Professor Måns Nilsson, Stockholm Environment Institute
Keywords: security, coherence, interaction, climate, neighboorhood, EU, integration
Energy security has become a key priority in EU energy policy. At the same time, climate change commitments not only live on but have even been raised with the recent Commission proposal of a 40% reduction target by 2030. But how coherent are the two policy objectives? Does the pursuit of one constrain the attainment of the other or do they actually reinforce one another?
This paper discusses the level of coherence between EU climate change mitigation policy and EU energy security policy -a relationship that is far from clear cut. We use a simple policy-analytical framework for a rapid policy coherence assessment, by which the two policy fields are juxtaposed in a matrix and subject to a process of expert judgment and scoring. This provides a macro-view of the interactions between the policies and identifies areas of concern and where policy action is warranted in order to build on synergies and reduce potential policy conflicts. In the analysis, EU’s availability, accessibility and affordability policies for energy security are set against its greenhouse gas emissions reductions, renewable energy expansion and energy efficiency policies for climate change mitigation.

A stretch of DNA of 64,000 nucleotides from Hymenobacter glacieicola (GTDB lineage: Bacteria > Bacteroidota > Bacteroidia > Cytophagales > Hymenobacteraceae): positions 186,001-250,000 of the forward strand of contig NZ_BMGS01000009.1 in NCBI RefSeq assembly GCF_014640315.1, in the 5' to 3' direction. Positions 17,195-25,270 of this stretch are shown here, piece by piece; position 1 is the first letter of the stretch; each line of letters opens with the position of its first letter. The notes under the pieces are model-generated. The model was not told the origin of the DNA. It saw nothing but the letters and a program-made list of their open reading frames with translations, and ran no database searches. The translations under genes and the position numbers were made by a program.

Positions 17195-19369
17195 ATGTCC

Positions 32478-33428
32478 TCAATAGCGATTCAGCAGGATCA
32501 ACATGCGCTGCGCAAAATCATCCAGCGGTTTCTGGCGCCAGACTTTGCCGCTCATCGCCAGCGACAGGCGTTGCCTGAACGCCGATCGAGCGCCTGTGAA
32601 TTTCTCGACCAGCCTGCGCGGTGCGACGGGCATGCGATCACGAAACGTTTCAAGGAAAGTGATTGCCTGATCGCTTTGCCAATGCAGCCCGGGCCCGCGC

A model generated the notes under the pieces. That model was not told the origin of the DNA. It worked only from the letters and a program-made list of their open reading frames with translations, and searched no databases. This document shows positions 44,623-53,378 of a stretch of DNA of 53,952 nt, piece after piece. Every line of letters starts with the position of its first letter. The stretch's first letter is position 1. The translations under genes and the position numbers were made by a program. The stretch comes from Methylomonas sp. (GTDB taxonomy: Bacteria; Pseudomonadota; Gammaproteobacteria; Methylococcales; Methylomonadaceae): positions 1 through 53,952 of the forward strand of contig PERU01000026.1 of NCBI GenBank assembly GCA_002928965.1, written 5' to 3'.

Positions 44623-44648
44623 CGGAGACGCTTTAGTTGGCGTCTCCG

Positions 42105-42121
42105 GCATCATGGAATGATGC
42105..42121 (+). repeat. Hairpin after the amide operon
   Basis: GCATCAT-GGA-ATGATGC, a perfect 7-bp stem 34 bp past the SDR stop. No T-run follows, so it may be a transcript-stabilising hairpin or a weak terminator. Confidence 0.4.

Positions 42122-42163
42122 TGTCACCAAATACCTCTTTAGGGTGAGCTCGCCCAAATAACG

Our assessment shows that the two policy fields are broadly coherent but that there are areas that require attention since the level of coherence is strongly dependent on ancillary policy. We identified at least 6 complex interactions that policy makers need to look at closely so that they can be steered away from conflict and towards synergy.
The assessment also identified opportunities for more integrated policy making. For instance, climate policy could be used more effectively as a lever in neighbourhood policy – for example through cooperation on efficiency, bioenergy and solar energy. Energy and climate has been used a vehicle for EU integration in the past – and can effectively be used as a vehicle for more secure relationships with the surrounding world. Second, maintaining a renewable energy expansion policy, as separate from the ETS instrument, can strengthen coherence between climate mitigation and energy security, considering that diversification of supply is a central aspect of the security agenda.
Ultimately, however the outlook regarding future relationships between energy security and climate change policies is subject to very large uncertainties and external factors. Further analysis will require more profound scenario analysis concerned both with technology uncertainties and political uncertainties within EU and globally.
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Nilsson M, Zamparutti T, Petersen J E, Nykvist B, Rudberg P, McGuinn J, 2012, “Understanding policy coherence: analytical framework and examples of sector-environment policy interactions in the EU” Environmental Policy and Governance 22 395-423Nilsson-A-qualitative-look-at-the-coherence.pdf 202.31 KB